"Glazier: I object. I object. The question makes no sense at all. What instances?"
     "Well, you knew that Paul had been involved in a couple of armed robberies by his own admission, right?" 58
     "I didn't know that."
     "Did you know that Paul had been involved generally with Lionel in some illegal behavior?"
     "No. I only knew that Paul had been living -- you know, had been living with Lionel for a period of time ..."   58
     "So do you have any understanding that Paul was ever granted immunity from prosecution by the State of Maine?"
     Glazier: "Objection."
     "I don't."
     "Has Paul ever told you that he believed that Lionel tried to kill him that night or was responsible for the fire."
     "I'm trying to think in terms of specifics. I certainly have that impression that Paul feels that."   59
     "Now, that day that you said you met Shuman when you drove Paul up, can you tell me where you met Shuman, whether you spoke to him at any length or just shook hands with him or what?"
     "All I recall is that I went in to see where Paul was going to be and saw Shuman and shook hands with him and left."   60
     "Now, let me call your attention again to page 6 and the third OP from the top of the page where you say I'm sure he told all of that, I'm surprised they didn't do more about it."
     "Well, as I would recall the context, I was saying that I'm sure Paul had told the authorities everything he knew about the situation and I -- and I assume what I was thinking was that he -- that Lionel had done it, and that was the context."
     "And from what you knew that implicated Lionel. I'm just trying to get at this statement."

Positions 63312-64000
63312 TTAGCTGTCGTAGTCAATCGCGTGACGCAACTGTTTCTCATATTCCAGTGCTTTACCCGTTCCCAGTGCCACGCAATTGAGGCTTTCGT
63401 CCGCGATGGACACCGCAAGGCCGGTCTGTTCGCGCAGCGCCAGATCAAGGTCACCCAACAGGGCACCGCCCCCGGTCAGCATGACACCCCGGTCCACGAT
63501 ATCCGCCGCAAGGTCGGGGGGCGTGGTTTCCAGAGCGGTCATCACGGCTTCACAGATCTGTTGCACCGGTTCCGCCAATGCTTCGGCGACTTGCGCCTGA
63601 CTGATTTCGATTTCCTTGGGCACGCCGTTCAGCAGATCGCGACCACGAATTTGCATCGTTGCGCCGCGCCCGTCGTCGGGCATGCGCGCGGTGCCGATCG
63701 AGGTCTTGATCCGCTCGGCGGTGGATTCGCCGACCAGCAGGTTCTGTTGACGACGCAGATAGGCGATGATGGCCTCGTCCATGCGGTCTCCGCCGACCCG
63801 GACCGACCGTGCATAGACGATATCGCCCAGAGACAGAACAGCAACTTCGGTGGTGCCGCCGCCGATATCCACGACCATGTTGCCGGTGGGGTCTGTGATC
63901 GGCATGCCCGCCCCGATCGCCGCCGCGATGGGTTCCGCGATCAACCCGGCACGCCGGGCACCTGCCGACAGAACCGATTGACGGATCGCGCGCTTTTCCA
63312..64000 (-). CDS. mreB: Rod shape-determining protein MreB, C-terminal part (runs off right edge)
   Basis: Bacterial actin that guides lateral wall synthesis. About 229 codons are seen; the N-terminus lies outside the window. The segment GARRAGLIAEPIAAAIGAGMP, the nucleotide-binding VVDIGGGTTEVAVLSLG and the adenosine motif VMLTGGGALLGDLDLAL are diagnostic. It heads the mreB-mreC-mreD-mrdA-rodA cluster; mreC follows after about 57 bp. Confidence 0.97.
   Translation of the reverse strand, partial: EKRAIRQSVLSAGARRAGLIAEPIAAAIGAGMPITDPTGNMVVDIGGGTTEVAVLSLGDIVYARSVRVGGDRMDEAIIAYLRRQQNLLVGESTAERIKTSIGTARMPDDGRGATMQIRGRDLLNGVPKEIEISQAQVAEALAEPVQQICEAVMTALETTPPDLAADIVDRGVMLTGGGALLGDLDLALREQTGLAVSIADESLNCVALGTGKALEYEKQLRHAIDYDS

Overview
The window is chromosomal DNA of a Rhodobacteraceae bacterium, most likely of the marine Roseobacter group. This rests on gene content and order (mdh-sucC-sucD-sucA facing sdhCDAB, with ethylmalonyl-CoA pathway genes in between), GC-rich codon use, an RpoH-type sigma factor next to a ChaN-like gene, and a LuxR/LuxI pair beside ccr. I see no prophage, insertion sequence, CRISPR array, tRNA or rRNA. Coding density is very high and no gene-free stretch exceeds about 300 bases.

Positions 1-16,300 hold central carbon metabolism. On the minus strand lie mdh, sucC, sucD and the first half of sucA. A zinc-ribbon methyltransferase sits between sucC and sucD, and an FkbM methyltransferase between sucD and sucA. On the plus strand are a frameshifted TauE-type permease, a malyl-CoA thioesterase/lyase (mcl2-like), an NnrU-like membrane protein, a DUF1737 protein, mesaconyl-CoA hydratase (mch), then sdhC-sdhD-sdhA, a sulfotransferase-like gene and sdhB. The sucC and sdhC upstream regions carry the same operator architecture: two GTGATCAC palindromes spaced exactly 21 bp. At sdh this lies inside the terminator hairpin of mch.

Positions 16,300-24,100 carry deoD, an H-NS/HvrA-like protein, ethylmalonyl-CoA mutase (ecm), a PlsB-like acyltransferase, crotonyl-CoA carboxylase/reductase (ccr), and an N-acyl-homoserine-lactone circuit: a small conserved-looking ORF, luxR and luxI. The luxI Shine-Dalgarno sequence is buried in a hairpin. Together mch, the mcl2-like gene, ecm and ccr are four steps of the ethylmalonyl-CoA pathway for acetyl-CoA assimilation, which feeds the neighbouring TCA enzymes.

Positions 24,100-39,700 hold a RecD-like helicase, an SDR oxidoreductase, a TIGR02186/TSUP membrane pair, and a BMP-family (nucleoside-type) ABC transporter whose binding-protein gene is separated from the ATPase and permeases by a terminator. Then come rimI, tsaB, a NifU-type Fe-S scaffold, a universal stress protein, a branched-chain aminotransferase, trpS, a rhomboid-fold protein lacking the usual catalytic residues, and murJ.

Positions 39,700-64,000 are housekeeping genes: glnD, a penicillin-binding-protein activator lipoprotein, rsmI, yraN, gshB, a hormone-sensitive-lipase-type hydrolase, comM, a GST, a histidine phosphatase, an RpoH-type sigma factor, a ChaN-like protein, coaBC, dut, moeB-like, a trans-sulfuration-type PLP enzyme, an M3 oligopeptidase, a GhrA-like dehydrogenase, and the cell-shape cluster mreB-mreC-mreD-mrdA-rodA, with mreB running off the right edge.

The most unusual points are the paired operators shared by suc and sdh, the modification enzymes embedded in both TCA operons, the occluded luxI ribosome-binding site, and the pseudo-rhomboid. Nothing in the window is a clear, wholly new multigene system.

"Yeah."
     "And you felt somehow that Paul felt that way about Lionel, too."
     "Yes. Yes."     61
     “Were you aware that there was a forgery charge pending against Paul during this time?”
     “I don’t remember when I actually became aware of it. I remember that there was a matter of a check that was drawn on—my recollection it was a check drawn on insufficient funds or some such thing.”   66    3
     “When you were speaking to Mrs. Cochran during this conversation, somewhere you used the phrase that you felt that Paul wouldn’t shoot a bird. Do you recall reading that this morning?”  77
     “I recall reading that this morning.”
     “Why start talking about Paul shooting someone?”
     “I—the only context—I think what I must have said was that Paul, he’s not a violent person in any way and that’s sort of a phraseology—what am I looking for, the word. It’s a phrase that I’d probably use to describe a peaceable person or a nonviolent person.”

Pollard said he did know that Paul had drug problems in 1980 and 1981. He said he recalled that Paul was “going to the University of Massachusetts. [Assumption College in Worcester, MA. is not the University of Massachusetts]. He came home for Christmas and I just had a sense that things weren’t well or right with him and he left like the day after Christmas to go back, I assumed to Massachusetts; and so I wrote a letter to him telling him that I sensed that all was not well with him, that I was really concerned about him and I was willing to help him in doing whatever he needed to do, but I’d have to know what it was. ... he reappeared and I attached his reappearance with having received the letter, but he hadn’t received it. ... He told me and very painfully that he had a problem with drugs, that he felt he was addicted and that he needed help.”